Acts 8:4 Therefore, those who had been scattered went about preaching the word. 5 Philip went down to the city of Samaria and began proclaiming Christ to them. 6 The crowds with one accord were giving attention to what was said by Philip, as they heard and saw the signs which he was performing. ... 12 But when they believed Philip preaching the good news about the kingdom of God and the name of Jesus Christ, they were being baptized, men and women alike. ... 14 Now when the apostles in Jerusalem heard that Samaria had received the word of God, they sent them Peter and John, 15 who came down and prayed for them that they might receive the Holy Spirit. 16 For He had not yet fallen upon any of them; they had simply been baptized in the name of the Lord Jesus. 17 Then they began laying their hands on them, and they were receiving the Holy Spirit.
Acts 19:1 It happened that while Apollos was at Corinth, Paul passed through the upper country and came to Ephesus, and found some disciples. 2 He said to them, "Did you receive the Holy Spirit when you believed?" And they said to him, "No, we have not even heard whether there is a Holy Spirit." 3 And he said, "Into what then were you baptized?" And they said, "Into John's baptism." 4 Paul said, "John baptized with the baptism of repentance, telling the people to believe in Him who was coming after him, that is, in Jesus." 5 When they heard this, they were baptized in the name of the Lord Jesus. 6 And when Paul had laid his hands upon them, the Holy Spirit came on them, and they began speaking with tongues and prophesying.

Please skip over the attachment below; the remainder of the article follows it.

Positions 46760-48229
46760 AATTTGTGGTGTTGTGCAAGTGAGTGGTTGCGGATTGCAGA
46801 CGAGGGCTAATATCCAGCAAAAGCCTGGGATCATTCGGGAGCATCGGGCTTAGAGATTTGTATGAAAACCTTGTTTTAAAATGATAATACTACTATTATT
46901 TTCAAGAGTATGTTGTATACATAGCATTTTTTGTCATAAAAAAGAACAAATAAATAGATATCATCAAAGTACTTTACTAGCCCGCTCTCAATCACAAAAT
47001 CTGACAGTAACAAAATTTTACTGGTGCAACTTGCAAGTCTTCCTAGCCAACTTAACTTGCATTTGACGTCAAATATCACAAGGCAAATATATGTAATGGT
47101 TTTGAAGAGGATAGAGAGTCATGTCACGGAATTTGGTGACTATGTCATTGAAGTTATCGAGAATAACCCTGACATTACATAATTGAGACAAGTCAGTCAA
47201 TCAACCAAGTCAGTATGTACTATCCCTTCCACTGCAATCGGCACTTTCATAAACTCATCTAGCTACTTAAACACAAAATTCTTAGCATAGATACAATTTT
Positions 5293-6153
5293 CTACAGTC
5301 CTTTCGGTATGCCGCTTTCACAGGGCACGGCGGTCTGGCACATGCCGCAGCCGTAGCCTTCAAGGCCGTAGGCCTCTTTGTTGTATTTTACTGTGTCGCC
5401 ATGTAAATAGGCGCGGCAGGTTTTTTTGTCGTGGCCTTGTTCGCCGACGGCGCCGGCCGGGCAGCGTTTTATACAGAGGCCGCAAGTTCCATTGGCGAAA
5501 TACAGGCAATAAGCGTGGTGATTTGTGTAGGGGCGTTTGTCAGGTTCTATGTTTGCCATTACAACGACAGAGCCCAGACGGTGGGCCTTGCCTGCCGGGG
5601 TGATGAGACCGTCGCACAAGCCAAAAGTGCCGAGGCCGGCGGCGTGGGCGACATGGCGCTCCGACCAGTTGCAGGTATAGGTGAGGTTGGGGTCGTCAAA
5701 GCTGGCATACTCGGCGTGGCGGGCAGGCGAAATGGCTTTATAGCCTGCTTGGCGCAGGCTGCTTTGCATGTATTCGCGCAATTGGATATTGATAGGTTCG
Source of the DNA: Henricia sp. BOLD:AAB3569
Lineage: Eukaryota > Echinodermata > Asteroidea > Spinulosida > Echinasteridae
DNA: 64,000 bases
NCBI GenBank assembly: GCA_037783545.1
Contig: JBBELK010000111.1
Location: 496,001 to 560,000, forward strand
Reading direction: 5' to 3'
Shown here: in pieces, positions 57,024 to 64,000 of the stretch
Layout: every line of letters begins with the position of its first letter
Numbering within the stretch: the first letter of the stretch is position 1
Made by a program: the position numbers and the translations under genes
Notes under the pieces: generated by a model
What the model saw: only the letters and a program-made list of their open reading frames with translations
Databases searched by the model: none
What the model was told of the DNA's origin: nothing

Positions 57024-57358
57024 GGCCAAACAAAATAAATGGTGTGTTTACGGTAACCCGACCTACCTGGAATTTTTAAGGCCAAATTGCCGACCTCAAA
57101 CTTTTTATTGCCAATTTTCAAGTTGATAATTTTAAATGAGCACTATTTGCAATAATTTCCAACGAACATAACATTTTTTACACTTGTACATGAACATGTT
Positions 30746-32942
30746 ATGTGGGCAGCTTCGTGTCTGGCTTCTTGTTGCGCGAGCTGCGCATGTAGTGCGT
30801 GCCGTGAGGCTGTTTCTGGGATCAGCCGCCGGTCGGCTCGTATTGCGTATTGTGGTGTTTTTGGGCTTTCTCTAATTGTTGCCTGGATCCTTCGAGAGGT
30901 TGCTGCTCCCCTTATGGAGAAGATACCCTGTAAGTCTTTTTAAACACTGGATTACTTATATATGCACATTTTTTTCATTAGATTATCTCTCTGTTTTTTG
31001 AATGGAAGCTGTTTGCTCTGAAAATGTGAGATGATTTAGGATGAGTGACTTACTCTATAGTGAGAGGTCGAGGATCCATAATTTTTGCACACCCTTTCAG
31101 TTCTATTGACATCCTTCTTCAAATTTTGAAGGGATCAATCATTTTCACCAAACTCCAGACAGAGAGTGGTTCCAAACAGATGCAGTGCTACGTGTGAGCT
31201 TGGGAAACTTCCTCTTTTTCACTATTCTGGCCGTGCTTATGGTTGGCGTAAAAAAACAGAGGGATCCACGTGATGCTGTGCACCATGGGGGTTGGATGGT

These passages, plus the account, quoted above, in Acts 10, topple some neat, tidy, God-in-a-box schemes. In these several passages, becoming a believer, being baptized in water and receiving the gift of the Holy Spirit (being baptized in the Holy Spirit) are shown to be individual, separable, events/experiences, happening in no particular order other than becoming a believer being first. In Acts 10, Cornelius and family received the Holy Spirit first and then were baptized in water; in Acts 8 and 19, the believers in Samaria and Ephesus were baptized in water first and afterwards received the gift of the Holy Spirit. In Samaria, while the passage does not state exactly how long, the distance from Jerusalem to Samaria dictate that a day or more separated the Samaritans becoming believers and being baptized from their receiving the gift of the Holy Spirit. I'll leave the spiritual “physiology” and “physics” of it to God, but these passages make clear that the indwelling of the Holy Spirit that every believer has is something different from having the gift of the Holy Spirit. Speaking of neat and tidy God boxes, Part 1 … some Pentecostals teach that if some one does not speak in tongues they are not saved. The Acts 8 and Acts 19 accounts contradict this teaching; the Samaritans and Ephesians are clearly identified as being believers prior to their receiving the gift of the Holy Spirit (and speaking in tongues). Speaking of neat and tidy God boxes, Part 2 … traditional Pentecostals teach that speaking in tongues is the evidence one has received the gift of the Holy Spirit. I believe these passages demonstrate that this teaching goes farther than Scripture does. Acts 8 makes clear that it was apparent to others when the Samaritan believers received the gift of the Holy Spirit, but does not mention what made it apparent. As for the believers in Ephesus, one very reasonable understanding of Acts 19 is that some were speaking in tongues, while others were prophesying – in other words, two “evidences”. While the incident in Ephesus was of sufficient import for Luke to recount (consider, how many hundreds or thousands of times might Paul have seen people become believers, be baptized in water, and/or receive the gift of the Holy Spirit? Incidents not recounted in the book of Acts?), I do not see the event of the Ephesian believers receiving the gift of the Holy Spirit being perceived by Paul and those accompanying him as unusual. To the contrary, the flow of Paul's actions show that he was simply bringing these believers into a more complete Christian faith and experience, of which receiving the gift of the Holy Spirit was a normal part.